Match Report – SA vs SL 4th Match, Group D, June 03, 2024

South Africa 80 for 4 (De Kock 20, Hasaranga 2-22, Shanaka 1-6) beat Sri Lanka 77 (Nortje 4-7, Rabada 2-21, Maharaj 2-22, Baartman 1-9) by six wickets

South Africa opened their T20 World Cup campaign in authoritative fashion by bowling Sri Lanka out for their lowest total in the format and chasing 78 runs inside 17 overs to secure two points. At the first official T20I match to be played at the newly-created stadium at Eisenhower Park, we learnt more about the conditions than either of the two sides. The surface is tricky to bat on, there’s inconsistent bounce, not much turn and the venue has big square boundaries, which are difficult to breach.

Sri Lanka chose to bat first and were on the back foot almost immediately. Their powerplay yielded just 24 runs, and they had their lowest ten-over score: 40 for 5. South Africa’s four-seam attack adapted to conditions quickly, went fuller upfront, varied pace well and were disciplined. Their headliner was Anrich Nortje, who put in his best performance since returning from a stress fracture that sidelined him from the international game for almost nine months. Nortje’s 4 for 7, his career-best figures, was embroidered with high-class pace – he touched 150kph – and excellent use of the slower ball. He was complemented by World Cup debutant Ottneil Baartman, who bowled 20 dot balls in total, the joint-most by a bowler in an innings at a T20 World Cup, equalling Ajantha Mendis against Zimbabwe in 2012.

As a result of the South Africans combined efforts, only three Sri Lankan batters got into double figures, and only one partnership – their seventh-wicket stand between Dasun Shanaka and Angelo Mathews – was worth more than 20. They’ll rue not getting another 20 or 30 runs because that could have made things really tricky for South Africa. At 58 for 4 in the 13th over, 100 would have been a tough ask but 78 was within reach. Heinrich Klaasen and David Miller took them home with 22 balls to spare.

In all, 127 out of the 214 balls faced by the batters in this game were dots, the most dots in a Men’s T20 World Cup game.

Baartman strikes with his first ball

Dreams do come true and Baartman is living proof of that. After a decade in the domestic system with little recognition and a dalliance with giving up cricket for a career in the South African National Defence Force, he was the SA20’s leading wicket-taker this season until the final, when Marco Jansen leapfrogged him, and earned a call-up to the T20 World Cup squad. Before last month, he had never even been out of South Africa but if the magnitude of the occasion overwhelmed him you’d never have known. Given the ball in the fourth over, Baartman saw the lengths Jansen employed and delivered his first one full and wide. Pathum Nissanka sensed an opportunity to clear deep third but got a thick edge to Heinrich Klaasen and made Baartman the first South African bowler, and 18th overall, to take a wicket with his opening delivery at a World Cup.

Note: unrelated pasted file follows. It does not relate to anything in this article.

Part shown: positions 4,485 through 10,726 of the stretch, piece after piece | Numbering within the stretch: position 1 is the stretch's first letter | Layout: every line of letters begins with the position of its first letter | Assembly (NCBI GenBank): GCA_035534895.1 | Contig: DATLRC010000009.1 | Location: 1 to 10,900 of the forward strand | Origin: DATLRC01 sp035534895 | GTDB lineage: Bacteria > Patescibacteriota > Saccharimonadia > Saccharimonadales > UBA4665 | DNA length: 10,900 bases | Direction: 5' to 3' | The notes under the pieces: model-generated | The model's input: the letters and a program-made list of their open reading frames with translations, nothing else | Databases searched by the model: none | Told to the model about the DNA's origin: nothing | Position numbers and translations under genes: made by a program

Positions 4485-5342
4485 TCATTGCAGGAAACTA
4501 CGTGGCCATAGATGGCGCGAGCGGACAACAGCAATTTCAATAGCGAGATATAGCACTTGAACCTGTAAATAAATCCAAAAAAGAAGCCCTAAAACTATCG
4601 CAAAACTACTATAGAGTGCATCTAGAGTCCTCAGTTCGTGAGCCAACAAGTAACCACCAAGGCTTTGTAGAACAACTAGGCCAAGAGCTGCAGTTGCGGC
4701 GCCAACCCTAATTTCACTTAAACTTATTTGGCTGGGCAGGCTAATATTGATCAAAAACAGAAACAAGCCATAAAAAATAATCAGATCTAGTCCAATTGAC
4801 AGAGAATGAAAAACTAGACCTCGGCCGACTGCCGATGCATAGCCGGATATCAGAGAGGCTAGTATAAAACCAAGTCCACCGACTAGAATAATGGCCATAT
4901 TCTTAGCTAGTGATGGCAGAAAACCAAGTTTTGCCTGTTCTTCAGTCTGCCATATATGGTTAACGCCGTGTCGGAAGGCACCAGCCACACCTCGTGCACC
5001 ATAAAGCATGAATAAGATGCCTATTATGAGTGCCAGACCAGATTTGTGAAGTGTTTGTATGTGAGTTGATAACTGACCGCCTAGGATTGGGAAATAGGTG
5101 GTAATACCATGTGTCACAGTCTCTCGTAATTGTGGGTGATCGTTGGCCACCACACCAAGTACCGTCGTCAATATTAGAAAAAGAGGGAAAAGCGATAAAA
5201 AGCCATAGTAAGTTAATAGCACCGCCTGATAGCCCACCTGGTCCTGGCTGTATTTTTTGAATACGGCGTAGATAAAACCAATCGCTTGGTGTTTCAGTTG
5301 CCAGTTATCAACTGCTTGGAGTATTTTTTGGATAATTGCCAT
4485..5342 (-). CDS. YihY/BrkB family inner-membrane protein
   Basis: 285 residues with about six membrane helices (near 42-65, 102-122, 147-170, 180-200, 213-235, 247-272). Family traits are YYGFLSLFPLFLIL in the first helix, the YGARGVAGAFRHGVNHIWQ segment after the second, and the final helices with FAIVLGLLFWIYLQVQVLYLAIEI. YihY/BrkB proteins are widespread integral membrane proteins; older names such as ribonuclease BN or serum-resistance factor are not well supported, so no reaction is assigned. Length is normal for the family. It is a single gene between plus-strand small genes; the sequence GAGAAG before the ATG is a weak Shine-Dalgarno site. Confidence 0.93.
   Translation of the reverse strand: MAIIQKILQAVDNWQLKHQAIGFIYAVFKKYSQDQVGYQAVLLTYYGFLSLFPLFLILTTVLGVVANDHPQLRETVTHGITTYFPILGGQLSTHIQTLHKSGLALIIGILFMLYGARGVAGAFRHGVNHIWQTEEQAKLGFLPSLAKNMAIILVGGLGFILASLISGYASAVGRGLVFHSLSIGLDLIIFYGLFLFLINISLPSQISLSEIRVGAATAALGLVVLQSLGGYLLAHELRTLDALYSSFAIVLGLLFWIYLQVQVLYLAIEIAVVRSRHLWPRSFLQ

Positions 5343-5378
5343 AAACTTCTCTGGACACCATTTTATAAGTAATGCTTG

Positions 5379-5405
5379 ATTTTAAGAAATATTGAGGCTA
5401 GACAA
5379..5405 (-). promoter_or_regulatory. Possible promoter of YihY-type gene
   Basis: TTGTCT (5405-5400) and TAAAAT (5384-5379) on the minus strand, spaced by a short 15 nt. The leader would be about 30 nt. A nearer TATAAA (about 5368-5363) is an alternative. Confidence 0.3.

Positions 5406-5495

The numbers – 11 T20 matches since comeback from a stress fracture in March, 40 overs, 449 runs, nine wickets – suggested picking Nortje was a risk but the coach, Rob Walter, believed otherwise. He backed Nortje’s selection based on his raw pace and the ability to vary it, and Nortje justified his backing in spectacular fashion. Brought on as the fifth bowler, after the powerplay, Nortje followed what he saw his fellow quicks doing and resisted the short ball for fuller lengths. He was rewarded with his fifth ball as Kamindu Mendis tried to flick him over square leg but the shot lacked power and found Reeza Hendricks instead. Kusal Mendis tried to clear a 150kph ball over the big square boundary but was well-caught by Tristan Stubbs, looking into the sun. Charith Asalanka went the same way as Kamindu, and Angelo Mathews was rushed into the hook shot and top-edged. Nortje finished with impeccable figures of 4 for 7.

Aiden Markram captained South Africa to the Under-19 World Cup title in 2014. Mathews was part of the Sri Lankan side that won the 2014 T20 World Cup. And neither of them, nor their countries, have enjoyed international triumph since so there was something special about them facing off in the third over of South Africa’s innings. Mathews controlled the exchange, with length balls on off stump, and then issued a warning. He found seam movement that jagged into Markram at around 120kph and hit him on the box. Markram needed some medical attention and saw out the next two balls with the respect they deserved. He took a single off the last delivery to spoil what would have been a flawless over from Mathews, who was replaced by Dasun Shanaka for the next over. That brought the reward Sri Lanka wanted, when Shanaka squared Markram up with a delivery that seamed away, took the outside edge and was well caught low down by Kusal Mendis at wide first slip.

There weren’t very many to choose from, with only three fours and three sixes in Sri Lanka’s innings and the same number from South Africa to create a) an antidote to the IPL and b) a match of old-fashioned grind and some tension. What there was dissipated when Heinrich Klaasen, arguably the best boundary-hitter at the event, hit Wanindu Hasaranga over long-on and then straight down the ground for six and then four to all but end the match. With those two shots, Klaasen showed off the quality of the base from which he hits the ball and the power with which he hits it, and South Africa will hope to see a lot more of that as the tournament goes on. For today, it was enough to secure victory.

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